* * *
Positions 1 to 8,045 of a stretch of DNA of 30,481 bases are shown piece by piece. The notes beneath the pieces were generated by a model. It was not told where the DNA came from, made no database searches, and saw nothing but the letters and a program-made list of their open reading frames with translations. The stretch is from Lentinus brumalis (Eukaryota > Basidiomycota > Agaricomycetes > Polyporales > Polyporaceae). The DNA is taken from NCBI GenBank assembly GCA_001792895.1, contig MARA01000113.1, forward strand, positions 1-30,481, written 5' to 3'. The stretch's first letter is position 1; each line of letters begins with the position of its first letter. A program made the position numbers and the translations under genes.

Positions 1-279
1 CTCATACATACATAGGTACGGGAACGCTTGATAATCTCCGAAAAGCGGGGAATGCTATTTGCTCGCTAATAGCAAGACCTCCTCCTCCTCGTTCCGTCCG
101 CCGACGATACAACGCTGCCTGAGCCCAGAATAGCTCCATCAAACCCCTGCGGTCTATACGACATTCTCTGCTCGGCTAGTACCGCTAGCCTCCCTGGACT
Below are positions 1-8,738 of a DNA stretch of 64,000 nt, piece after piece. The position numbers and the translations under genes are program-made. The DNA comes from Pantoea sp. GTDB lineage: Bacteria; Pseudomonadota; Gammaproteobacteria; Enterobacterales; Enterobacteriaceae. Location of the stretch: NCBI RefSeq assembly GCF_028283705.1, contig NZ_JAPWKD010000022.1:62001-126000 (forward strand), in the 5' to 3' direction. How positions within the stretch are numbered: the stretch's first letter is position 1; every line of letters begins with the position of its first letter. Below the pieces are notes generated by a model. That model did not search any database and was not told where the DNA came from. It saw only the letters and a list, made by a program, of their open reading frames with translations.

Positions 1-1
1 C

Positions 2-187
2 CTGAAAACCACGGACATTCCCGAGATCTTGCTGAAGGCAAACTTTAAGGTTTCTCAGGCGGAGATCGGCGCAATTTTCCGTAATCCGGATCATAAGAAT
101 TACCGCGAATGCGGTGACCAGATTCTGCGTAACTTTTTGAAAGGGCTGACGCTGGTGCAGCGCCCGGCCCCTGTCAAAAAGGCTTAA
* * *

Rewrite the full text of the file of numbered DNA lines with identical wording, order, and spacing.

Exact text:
Positions 1 to 8,045 of a stretch of DNA of 30,481 bases are shown piece by piece. The notes beneath the pieces were generated by a model. It was not told where the DNA came from, made no database searches, and saw nothing but the letters and a program-made list of their open reading frames with translations. The stretch is from Lentinus brumalis (Eukaryota > Basidiomycota > Agaricomycetes > Polyporales > Polyporaceae). The DNA is taken from NCBI GenBank assembly GCA_001792895.1, contig MARA01000113.1, forward strand, positions 1-30,481, written 5' to 3'. The stretch's first letter is position 1; each line of letters begins with the position of its first letter. A program made the position numbers and the translations under genes.

Positions 1-279
1 CTCATACATACATAGGTACGGGAACGCTTGATAATCTCCGAAAAGCGGGGAATGCTATTTGCTCGCTAATAGCAAGACCTCCTCCTCCTCGTTCCGTCCG
101 CCGACGATACAACGCTGCCTGAGCCCAGAATAGCTCCATCAAACCCCTGCGGTCTATACGACATTCTCTGCTCGGCTAGTACCGCTAGCCTCCCTGGACT
Below are positions 1-8,738 of a DNA stretch of 64,000 nt, piece after piece. The position numbers and the translations under genes are program-made. The DNA comes from Pantoea sp. GTDB lineage: Bacteria; Pseudomonadota; Gammaproteobacteria; Enterobacterales; Enterobacteriaceae. Location of the stretch: NCBI RefSeq assembly GCF_028283705.1, contig NZ_JAPWKD010000022.1:62001-126000 (forward strand), in the 5' to 3' direction. How positions within the stretch are numbered: the stretch's first letter is position 1; every line of letters begins with the position of its first letter. Below the pieces are notes generated by a model. That model did not search any database and was not told where the DNA came from. It saw only the letters and a list, made by a program, of their open reading frames with translations.

Positions 1-1
1 C

Positions 2-187
2 CTGAAAACCACGGACATTCCCGAGATCTTGCTGAAGGCAAACTTTAAGGTTTCTCAGGCGGAGATCGGCGCAATTTTCCGTAATCCGGATCATAAGAAT
101 TACCGCGAATGCGGTGACCAGATTCTGCGTAACTTTTTGAAAGGGCTGACGCTGGTGCAGCGCCCGGCCCCTGTCAAAAAGGCTTAA